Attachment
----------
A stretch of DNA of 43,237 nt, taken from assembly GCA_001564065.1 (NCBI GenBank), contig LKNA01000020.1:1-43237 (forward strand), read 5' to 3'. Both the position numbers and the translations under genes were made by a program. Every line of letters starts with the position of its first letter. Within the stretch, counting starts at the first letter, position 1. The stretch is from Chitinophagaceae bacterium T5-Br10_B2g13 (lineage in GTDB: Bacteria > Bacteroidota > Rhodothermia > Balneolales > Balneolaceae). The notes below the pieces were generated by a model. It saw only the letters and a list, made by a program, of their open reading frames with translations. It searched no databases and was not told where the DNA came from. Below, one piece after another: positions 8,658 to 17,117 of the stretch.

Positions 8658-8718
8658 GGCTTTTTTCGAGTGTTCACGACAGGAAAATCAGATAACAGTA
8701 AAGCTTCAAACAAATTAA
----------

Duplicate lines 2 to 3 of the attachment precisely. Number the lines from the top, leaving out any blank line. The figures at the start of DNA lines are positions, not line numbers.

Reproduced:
Positions 8658-8718
8658 GGCTTTTTTCGAGTGTTCACGACAGGAAAATCAGATAACAGTA